By Stewart Dalby
We last wrote about Ilika plc on 18 June 2020 when we commented on the AIM-listed company’s final-results for the financial year (FY) 2019/2020 which ended on 30 April 2020. At that point the company was loss-making and had a share price of 51 pence. Last week on 14 January the interim results for the six months of 2020 which ended on 31 October. They showed that the company was still a loss-maker but its share price had reached a 52-week high of 250p before falling back to 190p on 14 June 2020. So, what had been going on during the six months?
One development in the period was that certain sectors within the renewable energy category such as, waste management companies, fuel cell related hydrogen developers and groups involved in battery technology, had by June 2020 shot to the forefront of the renewable energy conversation. Stakeholders, it seemed, were making major investments for growth tomorrow and ignoring the loss making of yesterday.
Ilika plans to scaleup its stereax mini-batteries for use in the ‘Internet of Things’
Tfhe appeal of these companies stems from their excellent capabilities as energy carriers and storage mediums. Thus the £2,479.27million market cap Ceres Power, which through its fuel cells is involved in fueling and storing hydrogen for vehicles and other activities, saw its 52- week share price range go from a low of 256p to a high of £14.36p. Last evening it was £14.28. ITM Power, which is also involved in hydrogen fuel, storage and refueling has a similar tale to tell. Its 52-week range was a low of 96.95p to a high of 666.00p.
Ilika Plc has been a little behind the curve in terms of product development and financing–it has been heavily dependent on government grants—compared to Ceres and ITM. There are in theory, however, reasons other than general market sentiment to attract investors to Ilika and keep the share price flying high.
It has a ground-breaking product in development in its Stereax mini-battery, for a start. There is also another product in prospect in the form of a large lithium ion battery for electric lorries known as Goliaths.
There has been a lot of praise for and endorsement of Stereax. Unlike some other lithium-ion batteries they have no liquid components and there are advantages with solid state batteries in many areas. They have greater energy density, are faster charging and last longer. They are safer and less flammable.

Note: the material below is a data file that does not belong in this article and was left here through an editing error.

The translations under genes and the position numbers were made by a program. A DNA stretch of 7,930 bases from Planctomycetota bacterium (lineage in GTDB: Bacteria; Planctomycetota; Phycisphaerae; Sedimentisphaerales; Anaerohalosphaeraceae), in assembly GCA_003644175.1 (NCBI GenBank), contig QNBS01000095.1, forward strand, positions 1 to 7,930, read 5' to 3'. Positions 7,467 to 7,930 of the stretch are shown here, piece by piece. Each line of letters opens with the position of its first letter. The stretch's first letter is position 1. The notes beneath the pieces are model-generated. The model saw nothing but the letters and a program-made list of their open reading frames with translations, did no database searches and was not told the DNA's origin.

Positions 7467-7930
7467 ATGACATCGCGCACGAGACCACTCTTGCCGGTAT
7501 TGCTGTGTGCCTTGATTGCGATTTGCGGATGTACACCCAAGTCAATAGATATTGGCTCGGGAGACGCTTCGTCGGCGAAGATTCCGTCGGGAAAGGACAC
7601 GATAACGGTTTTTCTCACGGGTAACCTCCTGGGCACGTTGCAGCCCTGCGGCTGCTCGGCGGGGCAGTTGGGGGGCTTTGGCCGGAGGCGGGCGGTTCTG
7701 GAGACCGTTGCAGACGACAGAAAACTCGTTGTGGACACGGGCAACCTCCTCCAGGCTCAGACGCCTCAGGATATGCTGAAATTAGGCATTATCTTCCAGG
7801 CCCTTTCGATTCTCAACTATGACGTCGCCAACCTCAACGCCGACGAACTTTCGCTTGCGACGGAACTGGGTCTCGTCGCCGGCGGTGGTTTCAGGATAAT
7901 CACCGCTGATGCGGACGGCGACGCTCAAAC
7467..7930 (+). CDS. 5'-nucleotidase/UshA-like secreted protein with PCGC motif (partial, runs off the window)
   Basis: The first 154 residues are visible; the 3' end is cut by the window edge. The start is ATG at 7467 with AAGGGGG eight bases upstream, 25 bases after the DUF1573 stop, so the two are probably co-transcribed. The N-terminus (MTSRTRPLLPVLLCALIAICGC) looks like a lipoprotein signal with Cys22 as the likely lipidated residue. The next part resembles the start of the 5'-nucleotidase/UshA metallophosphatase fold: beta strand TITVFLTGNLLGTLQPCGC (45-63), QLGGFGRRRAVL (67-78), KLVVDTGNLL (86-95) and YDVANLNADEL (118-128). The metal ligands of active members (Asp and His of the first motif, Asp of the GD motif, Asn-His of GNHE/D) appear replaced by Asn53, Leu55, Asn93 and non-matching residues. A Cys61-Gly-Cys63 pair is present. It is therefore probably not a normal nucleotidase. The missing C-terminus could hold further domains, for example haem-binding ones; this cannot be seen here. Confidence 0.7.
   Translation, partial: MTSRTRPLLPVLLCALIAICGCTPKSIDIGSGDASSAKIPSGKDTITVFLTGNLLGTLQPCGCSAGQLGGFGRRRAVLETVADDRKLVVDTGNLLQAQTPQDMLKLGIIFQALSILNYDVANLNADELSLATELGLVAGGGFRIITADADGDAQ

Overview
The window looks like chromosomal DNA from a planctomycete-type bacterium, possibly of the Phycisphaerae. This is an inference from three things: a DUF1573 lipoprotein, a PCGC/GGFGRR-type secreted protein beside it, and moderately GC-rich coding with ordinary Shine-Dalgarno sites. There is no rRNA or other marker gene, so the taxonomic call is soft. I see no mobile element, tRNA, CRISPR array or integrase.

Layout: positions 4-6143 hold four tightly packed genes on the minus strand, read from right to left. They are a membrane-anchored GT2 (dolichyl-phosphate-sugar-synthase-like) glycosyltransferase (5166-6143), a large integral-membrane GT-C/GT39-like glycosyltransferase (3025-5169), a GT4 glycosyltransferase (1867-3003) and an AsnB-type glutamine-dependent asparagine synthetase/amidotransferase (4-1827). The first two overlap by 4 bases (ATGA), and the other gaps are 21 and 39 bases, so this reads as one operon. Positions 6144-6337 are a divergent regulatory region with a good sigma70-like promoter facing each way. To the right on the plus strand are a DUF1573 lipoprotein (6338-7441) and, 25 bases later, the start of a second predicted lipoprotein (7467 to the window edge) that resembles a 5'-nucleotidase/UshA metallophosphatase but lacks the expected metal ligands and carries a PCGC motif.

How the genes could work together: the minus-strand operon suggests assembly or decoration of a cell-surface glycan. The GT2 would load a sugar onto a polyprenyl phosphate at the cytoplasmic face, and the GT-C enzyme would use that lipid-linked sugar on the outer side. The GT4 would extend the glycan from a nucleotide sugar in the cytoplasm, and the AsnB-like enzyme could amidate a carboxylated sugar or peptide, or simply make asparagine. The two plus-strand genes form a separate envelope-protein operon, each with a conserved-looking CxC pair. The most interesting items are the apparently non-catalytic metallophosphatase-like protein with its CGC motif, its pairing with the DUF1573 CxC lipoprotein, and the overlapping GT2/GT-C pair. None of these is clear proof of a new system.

These micro batteries are really suitable for industrial and medical use (such as implants) and suit the ‘internet of things‘ market. You would think with all these advantages Stereaxs’ would be able to advance IIika’s progress towards commercialism. In fact, progress has been made but only at a snail’s pace.
Last June, at the time the 2019-20 results were released, I had the opportunity to talk to Ilika’s CEO Graeme Purdy about Stereax, revenue and what were the developments in train. Mr Purdey began by saying: “We started making batteries years ago at the Department of Chemistry of the University of Southampton. Since 2015 we have focused on developing miniature solid-state batteries such as Stereax M250 and P180 IP and are still producing them as a pilot project” The development of these batteries did not come cheap and finances were a worry, Mr Purdy said: “If you look at the results for the financial year just finished on April 30, revenue was £2.8 m. Only £600,000 was from the mini-batteries. The rest, £2.2m, was from UK grants and this was used to develop lithium-ion batteries for Goliath lorries. Briefly explained, all of the above means the company’s products were in development, and the non-grant revenue stream was poor.
What a difference the second six months has made. There was still grant income coming into Ilika’s coffers in the months to October 2020. The real game-changer, however, was that on 6 March 2020 the company announced that its over-subscribed Placing and Open Offer had raised in aggregate £14.2m after expenses. These monies are being used to scale up production and move closer to commercialization– and the plan seems to be working.
Broker Baden Hill commented on the plan saying: “Ilika is closing in on commercialising its’ state-of-the-art Stereax solid state battery platform. It plans to increase capacity by 70 times at its custom plant by the end of 2021. As for Ilika’s large format ‘Goliath’ electric vehicle (EV) programme, under a framework agreement with the UK Battery Industrialisation Centre (UKBIC) Ilika is targeting a weekly output of 5MWh by 2024. This is considered to be ’significant’.
Liberium,Ilika’s house broker commented on the interims saying that losses at the second six-month stage ended 31 October 2020 were £1m, the same level as the previous year. It added, however, with all the scaling up going on its own revenue forecasts are £5m for 2022 and £13m for 2023.The share price of market cap Ilika was 242.50p last evening.
- Stewart Dalby is a shareholder in Ilika.